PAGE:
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Two-thirds of young people fear they won’t get their ‘dream job’

Career despair of teenagers revealed as a national poll commissioned by Teach First shows only around one third of 16-to-18-year-olds feel confident they will work in their dream job.

As thousands of young people wait to receive their GCSE results tomorrow, many are “unoptimistic” about their future job prospects – in stark contrast to the 93% of children aged 10 to 11 who believe their career dreams will be realised.

The reasons most cited by 16-to-18-year-olds for their startling collapse in confidence in landing their dream job were they “weren’t clever enough” (23%) and “didn’t know how to get into it” (20%).
More than 4,000 children and young people were surveyed in the OpinionMatters poll commissioned by Teach First, with those from the poorest backgrounds twice as likely to feel unoptimistic about their future career opportunities compared to the most affluent 16-to-18-year-olds.

Teach First CEO Russell Hobby said: “Getting your GCSE results and choosing your next steps should be an exciting time, but this polling shows that young people from low-income backgrounds are much less hopeful about their future career chances.

“We know that teachers have a big influence on empowering young people to get the results and opportunities they deserve, but we have a serious shortage of teachers, especially in schools serving low-income communities.

“One way we’re tackling this is by offering people who join our Training Programme financial support to relocate or commute to schools in low-income areas.”

In addition to financial support for teachers, Teach First is making a series of recommendations to improve careers education, such as investment in primary schools, and encouraging more employers to offer work experience, so that the confidence of younger children is matched by opportunities that help them get into their dream jobs later in life.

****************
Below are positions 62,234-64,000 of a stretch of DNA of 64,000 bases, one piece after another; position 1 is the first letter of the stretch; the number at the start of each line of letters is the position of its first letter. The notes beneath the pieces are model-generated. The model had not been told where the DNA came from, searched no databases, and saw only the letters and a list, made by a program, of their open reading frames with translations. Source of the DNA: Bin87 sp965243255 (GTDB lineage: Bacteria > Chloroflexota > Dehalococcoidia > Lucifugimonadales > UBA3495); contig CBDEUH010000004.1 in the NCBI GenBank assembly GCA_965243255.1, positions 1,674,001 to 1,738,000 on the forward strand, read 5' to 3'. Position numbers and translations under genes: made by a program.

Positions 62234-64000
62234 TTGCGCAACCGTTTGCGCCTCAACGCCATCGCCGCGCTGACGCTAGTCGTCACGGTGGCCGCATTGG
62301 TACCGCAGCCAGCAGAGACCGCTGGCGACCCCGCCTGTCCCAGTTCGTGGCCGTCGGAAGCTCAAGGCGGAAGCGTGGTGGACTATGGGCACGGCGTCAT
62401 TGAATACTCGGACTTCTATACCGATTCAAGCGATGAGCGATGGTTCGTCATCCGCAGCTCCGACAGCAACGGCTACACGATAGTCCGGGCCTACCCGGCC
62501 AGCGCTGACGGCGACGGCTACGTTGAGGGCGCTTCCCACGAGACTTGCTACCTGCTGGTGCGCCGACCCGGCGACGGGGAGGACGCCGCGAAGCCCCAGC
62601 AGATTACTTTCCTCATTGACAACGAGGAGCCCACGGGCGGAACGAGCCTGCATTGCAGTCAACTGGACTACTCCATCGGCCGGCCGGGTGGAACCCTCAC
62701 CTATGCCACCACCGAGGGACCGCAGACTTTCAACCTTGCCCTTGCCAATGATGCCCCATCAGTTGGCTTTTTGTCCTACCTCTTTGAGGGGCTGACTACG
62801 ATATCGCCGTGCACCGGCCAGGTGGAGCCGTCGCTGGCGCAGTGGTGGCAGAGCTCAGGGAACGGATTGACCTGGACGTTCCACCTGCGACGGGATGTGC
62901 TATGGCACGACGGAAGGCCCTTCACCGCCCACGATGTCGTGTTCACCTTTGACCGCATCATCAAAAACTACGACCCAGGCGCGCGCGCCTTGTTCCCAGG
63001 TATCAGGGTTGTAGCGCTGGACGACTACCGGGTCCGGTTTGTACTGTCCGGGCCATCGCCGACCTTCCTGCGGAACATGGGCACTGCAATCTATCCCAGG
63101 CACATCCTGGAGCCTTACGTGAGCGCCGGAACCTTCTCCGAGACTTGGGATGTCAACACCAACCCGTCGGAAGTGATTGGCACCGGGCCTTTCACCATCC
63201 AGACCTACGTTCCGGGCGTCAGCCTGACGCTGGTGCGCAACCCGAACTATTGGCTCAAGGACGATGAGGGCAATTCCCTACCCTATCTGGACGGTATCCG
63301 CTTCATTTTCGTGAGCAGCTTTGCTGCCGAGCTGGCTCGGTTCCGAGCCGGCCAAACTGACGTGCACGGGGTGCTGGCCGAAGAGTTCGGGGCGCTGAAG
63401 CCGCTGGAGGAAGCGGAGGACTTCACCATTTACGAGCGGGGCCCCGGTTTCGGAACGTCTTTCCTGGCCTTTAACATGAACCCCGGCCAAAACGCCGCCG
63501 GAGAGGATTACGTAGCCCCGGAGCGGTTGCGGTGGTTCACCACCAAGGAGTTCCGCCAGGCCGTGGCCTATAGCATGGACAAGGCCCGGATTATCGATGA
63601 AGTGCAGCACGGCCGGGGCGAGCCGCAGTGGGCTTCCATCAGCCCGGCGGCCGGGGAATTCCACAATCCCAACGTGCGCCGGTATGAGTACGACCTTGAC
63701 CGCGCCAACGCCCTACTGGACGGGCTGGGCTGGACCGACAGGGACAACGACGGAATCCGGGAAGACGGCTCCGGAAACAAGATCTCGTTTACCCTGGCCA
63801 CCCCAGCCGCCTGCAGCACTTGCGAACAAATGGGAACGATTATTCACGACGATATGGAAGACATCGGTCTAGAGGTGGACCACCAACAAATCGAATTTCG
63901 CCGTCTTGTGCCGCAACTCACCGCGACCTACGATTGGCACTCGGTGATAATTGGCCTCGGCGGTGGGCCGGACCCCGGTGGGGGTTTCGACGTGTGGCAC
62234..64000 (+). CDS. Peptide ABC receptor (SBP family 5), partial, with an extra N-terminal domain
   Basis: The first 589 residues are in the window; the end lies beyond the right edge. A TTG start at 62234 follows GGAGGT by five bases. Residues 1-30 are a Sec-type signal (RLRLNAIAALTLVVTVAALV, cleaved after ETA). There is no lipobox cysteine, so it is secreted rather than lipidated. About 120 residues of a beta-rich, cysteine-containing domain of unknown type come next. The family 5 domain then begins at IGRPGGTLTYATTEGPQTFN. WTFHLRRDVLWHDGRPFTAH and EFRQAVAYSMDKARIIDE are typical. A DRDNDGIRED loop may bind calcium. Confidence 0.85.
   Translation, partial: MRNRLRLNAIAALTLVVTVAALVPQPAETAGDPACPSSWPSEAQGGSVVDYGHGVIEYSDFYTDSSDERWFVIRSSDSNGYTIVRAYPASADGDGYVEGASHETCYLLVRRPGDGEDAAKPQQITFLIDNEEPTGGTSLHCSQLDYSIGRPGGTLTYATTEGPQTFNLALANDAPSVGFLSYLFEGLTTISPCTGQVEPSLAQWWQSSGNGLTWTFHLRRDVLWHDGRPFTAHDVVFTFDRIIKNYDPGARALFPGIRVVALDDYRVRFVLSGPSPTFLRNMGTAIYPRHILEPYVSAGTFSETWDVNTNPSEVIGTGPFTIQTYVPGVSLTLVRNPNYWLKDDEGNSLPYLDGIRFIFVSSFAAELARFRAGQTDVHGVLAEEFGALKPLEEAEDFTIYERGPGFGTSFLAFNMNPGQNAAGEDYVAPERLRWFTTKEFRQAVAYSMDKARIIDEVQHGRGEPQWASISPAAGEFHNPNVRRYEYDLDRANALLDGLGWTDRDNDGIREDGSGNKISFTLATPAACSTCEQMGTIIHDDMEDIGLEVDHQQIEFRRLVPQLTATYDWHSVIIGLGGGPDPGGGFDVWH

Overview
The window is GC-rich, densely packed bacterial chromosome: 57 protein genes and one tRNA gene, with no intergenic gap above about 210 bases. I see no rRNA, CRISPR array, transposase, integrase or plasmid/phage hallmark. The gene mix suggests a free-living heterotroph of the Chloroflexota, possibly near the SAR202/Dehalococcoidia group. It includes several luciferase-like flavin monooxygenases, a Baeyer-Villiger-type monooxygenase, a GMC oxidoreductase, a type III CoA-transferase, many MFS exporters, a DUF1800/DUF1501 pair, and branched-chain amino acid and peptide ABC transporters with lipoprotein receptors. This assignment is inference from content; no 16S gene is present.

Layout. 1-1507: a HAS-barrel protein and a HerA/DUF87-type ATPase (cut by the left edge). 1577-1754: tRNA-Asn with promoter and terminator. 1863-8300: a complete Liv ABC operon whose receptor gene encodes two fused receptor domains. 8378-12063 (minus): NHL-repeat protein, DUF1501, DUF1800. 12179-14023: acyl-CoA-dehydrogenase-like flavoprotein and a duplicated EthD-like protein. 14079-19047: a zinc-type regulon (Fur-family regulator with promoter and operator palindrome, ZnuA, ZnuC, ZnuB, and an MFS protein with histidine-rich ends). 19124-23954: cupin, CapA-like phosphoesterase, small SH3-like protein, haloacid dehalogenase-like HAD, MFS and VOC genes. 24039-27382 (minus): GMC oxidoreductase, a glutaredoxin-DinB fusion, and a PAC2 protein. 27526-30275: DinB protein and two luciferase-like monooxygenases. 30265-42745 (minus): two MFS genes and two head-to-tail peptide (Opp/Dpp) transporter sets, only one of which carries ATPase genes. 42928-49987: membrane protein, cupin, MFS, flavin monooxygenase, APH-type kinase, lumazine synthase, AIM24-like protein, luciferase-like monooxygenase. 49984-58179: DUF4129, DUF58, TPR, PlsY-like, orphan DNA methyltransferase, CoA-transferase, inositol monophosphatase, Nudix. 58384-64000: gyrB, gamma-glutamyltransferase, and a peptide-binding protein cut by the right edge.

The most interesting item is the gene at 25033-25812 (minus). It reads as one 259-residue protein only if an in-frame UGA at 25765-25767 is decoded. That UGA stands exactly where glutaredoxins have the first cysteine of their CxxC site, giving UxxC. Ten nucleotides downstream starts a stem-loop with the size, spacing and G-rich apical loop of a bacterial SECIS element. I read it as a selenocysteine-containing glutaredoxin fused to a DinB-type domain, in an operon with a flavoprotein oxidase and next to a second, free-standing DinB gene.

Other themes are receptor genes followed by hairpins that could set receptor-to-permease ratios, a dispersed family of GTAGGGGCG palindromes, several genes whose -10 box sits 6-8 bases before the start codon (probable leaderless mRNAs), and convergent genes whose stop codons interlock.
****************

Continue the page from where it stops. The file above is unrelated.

In the OpinionMatters poll, less than half (47%) of those from the lowest-income backgrounds said their school was able to help them arrange work placements, compared to nearly two-thirds (64%) of those from the most affluent backgrounds.

David Lees, Executive Principal of Clacton Coastal Academy (CCA), a Teach First partner school in Clacton-on-Sea, Essex, said: “This is a really exciting time for our Year 11 pupils, and I am super-proud of each one of them. 

“At Clacton Coastal Academy, our careers provision, from Year 7 to Year 13, is extremely strong and supports pivotal points of their education, including their GCSEs, and beyond.

“We know that the destination is key for our pupils. We want all of them to go onto a career they love and thrive in. Our role is to inspire and enable our students to achieve great things and find their remarkable futures.”

Editors’ note 

About Teach First

Teach First is an education charity that is committed to giving children facing the biggest barriers the chance to fulfil their potential. It backs the schools with the toughest challenges. The charity finds and trains teachers, develops their leadership teams and plugs them into networks of diverse expertise and opportunities to create real change. Teach First has placed more than 15,000 teachers and leaders, has more than 130 headteachers in its training programme alumni and has supported more than two million pupils.

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